New cap test to stem Gulf oil flow delayed

BP on Tuesday delayed a critical test that will determine if it can close a cap atop its ruptured Macondo well that has leaked oil into the Gulf of Mexico for the last 12 weeks.

The British energy giant and US authorities said they were postponing the test that had been scheduled for Tuesday to establish whether the well can withstand the pressure caused by closing the cap at the wellhead.

“We decided that the process may benefit from additional analysis that will be performed tonight and tomorrow,” retired Coast Guard Admiral Thad Allen, who is overseeing the US response to the spill, said in a statement.

The tests, due to last between six and 48 hours, had been scheduled for late Tuesday on BP’s newly installed “capping stack,” which has a better seal than the last cap placed on the well and aims to stop oil from spewing out of the failed blowout preventer.

Neither the coast guard nor BP gave any indication about when the tests might now begin.

If the cap, which was put in place on Monday, is not sealed, BP intends to contain the whole of the oil flow by mid-July by siphoning it off through pipes to ships at the surface, Allen had said earlier.

Such developments are keenly eyed by investors as BP’s ultimate costs for the massive environmental disaster will likely hinge on how much oil is determined to have flowed freely into the Gulf.

As the oil giant prepared for a potential turning point in the worst offshore spill in US history, it said its plans to sell some non-core assets, which will help pay for a $20-billion clean-up fund, were moving forward.

Both pieces of news had helped BP shares maintain their recent recovery in London, although they see-sawed in New York with profit-taking erasing most of the early gains.

The only proven way to permanently kill the leak lies in the drilling of relief wells to intercept the ruptured one. The first of two such wells started in May is expected to intercept it by the end of July and plug it with drilling mud and cement by mid-August

US Interior Secretary Ken Salazar said in a memorandum that problems were identified “in recent weeks” with blowout preventers on BP’s relief wells.

The blowout preventers passed new tests after the problems were fixed, said Nicholas Pardi, a spokesman for the Bureau of Ocean Energy Management, Regulation and Enforcement.

Asset sales
“We are in discussions with a number of companies about a number of assets,” BP spokesperson Sheila Williams said in London, declining to give details. “Talks are going well.”

In Dubai, Abu Dhabi Crown Prince Sheikh Mohammed bin Zayed al-Nahayan said the emirate was considering investing in BP.

“We are still thinking about it,” Bloomberg quoted him as saying when asked about buying a stake in the firm.

BP chief executive Tony Hayward visited Abu Dhabi last week and met with the sovereign wealth fund, the Abu Dhabi Investment Authority (ADIA).

BP divested a small non-core downstream asset on Tuesday, selling Magellan Midstream Partners LP, its crude oil storage tanks in Cushing, Oklahoma and related petroleum pipelines for $289-million.

Williams said the sale, in the works since February, is not part of BP’s plan to unload $10-billion in non-core upstream assets to help pay for the cost of the Macondo cleanup.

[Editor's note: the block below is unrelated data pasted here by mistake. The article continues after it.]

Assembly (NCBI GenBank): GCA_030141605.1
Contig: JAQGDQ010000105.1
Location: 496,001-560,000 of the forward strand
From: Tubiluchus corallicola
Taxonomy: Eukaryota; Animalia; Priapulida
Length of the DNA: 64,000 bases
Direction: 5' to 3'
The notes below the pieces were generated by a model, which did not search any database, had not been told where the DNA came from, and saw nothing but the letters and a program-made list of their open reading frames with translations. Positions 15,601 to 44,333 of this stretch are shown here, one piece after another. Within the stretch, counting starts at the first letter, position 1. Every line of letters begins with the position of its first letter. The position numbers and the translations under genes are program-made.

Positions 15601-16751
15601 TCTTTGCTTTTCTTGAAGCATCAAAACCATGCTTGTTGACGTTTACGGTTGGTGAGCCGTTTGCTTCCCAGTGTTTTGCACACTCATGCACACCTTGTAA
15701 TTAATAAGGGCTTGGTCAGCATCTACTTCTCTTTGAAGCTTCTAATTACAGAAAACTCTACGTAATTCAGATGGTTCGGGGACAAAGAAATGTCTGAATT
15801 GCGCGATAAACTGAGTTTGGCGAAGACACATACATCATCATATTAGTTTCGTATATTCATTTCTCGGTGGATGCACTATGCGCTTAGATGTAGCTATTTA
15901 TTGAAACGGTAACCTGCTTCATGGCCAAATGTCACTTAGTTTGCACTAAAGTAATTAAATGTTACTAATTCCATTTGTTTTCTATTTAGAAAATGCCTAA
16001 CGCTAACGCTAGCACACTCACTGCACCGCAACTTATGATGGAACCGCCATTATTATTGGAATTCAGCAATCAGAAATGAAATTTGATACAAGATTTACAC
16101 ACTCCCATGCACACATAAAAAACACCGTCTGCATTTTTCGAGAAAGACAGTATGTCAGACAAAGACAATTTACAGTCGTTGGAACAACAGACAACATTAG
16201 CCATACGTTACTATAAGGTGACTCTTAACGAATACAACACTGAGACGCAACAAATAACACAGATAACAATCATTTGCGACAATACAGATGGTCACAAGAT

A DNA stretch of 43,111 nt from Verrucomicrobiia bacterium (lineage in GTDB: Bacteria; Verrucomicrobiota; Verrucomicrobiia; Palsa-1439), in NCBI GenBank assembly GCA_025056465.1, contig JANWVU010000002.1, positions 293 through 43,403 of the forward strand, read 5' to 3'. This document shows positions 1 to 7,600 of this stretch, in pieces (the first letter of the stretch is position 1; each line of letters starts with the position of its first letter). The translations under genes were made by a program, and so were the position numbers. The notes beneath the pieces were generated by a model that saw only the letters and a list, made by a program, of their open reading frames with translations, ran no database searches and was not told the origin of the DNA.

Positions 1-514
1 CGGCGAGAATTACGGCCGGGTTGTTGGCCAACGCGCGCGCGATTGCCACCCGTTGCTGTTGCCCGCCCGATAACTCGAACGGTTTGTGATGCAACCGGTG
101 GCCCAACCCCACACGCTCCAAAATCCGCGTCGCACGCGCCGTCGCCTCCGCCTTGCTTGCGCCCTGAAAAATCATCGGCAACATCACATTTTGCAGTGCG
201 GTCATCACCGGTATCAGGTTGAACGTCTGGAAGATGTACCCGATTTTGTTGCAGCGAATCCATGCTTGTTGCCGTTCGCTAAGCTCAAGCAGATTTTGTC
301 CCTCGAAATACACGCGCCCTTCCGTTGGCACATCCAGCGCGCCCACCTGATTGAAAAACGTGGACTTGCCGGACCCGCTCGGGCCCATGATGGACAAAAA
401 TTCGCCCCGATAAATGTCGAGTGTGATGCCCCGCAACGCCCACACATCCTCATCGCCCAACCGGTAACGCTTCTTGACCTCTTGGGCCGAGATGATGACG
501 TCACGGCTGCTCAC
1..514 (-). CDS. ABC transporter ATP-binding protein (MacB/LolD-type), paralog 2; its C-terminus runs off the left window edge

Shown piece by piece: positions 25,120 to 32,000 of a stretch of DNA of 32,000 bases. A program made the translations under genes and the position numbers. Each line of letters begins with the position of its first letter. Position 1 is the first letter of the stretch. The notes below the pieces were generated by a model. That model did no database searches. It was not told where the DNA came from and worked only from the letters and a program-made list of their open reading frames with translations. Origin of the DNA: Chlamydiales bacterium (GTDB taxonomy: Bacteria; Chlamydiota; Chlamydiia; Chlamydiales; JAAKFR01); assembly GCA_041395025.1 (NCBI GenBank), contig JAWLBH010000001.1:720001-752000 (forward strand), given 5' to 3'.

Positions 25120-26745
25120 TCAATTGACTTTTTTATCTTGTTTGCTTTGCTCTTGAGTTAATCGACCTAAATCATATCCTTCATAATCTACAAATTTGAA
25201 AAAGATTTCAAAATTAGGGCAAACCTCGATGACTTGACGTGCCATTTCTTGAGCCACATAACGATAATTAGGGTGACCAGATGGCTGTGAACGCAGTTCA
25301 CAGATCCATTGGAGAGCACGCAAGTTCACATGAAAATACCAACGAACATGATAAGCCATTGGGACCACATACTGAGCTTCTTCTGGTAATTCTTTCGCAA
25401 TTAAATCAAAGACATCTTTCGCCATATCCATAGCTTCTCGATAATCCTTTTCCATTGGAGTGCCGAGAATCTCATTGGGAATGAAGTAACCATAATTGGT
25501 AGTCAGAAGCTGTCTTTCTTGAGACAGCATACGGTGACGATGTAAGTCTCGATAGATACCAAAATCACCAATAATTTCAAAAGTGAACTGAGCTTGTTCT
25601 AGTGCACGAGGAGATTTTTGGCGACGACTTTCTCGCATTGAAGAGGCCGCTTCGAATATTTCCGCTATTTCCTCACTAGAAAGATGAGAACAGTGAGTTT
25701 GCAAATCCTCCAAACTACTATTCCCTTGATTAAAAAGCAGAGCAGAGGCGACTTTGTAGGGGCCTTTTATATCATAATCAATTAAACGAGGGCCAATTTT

The recent focus on divestments highlighted just how much of a pounding BP shares have taken, since the firm’s net asset value is around $80-billion more than its market value, said analyst Jason Kenney at ING in Edinburgh.

About seven non-core assets—including some in Alaska, Colombia, Venezuela and Vietnam—could be worth $45 to 50-billion, he said.

In London BP shares ended up about 2,9%. But in New York, profit-taking set in around midday. The shares closed up marginally at $36,88.

“Let’s not forget the stock was $28 six or seven days ago,” said Robert Lutts, chief investment officer at Cabot Money Management in Salem, Mass. “It was overbought shorter term relative to the potentially improving fundamental situation.”

The US shares have advanced about 36% since the stock collapsed to a low at the end of June.

Flow could be stopped
BP’s leaking wellhead is a 1.6km underwater. The new 73-tonne capping stack installed on Monday was custom-designed and built for the leaking well.

Even if the new cap fails, BP will have the ability to siphon up to 80 000 barrels per day of oil from the blown-out well by mid-July and either burn it or store it aboard vessels on the surface, Allen said.

“Either through a potential shut-in of the well or being able to produce most if not all of the flow that is generated, either way, we will have a way to contain the oil,” he said.

Kent Wells, senior vice president of exploration and production, said BP and government scientists would monitor the cap once the tests got under way at “very minute intervals.”

If tests progress as hoped, BP said no oil would flow from the well for the first time since a rig being drilled for BP by Transocean sank days after the explosion on April 20 that killed 11 workers.

During the tests, two smaller siphoning systems, including one brought online on Monday, will be turned off. But BP warned the outcome was uncertain since the system has never been tested at such depths.

A massive operation is underway to capture the oil at sea, prevent it from washing onto the coast and to clean up beaches, marshes and bayous already affected.

On the watery bayou near Myrtle Grove, Louisiana, Emile Trudeau (69) gazed at the water outside his camp, where faint traces of oil could be seen in standing water.

“I’m hoping that’s going to fix it,” he said of the new cap. “They don’t realise how much hurt they put on us. Everybody’s got trouble now.” - Reuters

Client Media Releases

Tender awarded for SA's longest cable-stayed bridge
MTN backs SA's youth to 'think tech, do business'
Being intelligent about business data
PhD for 79-year-old theology graduate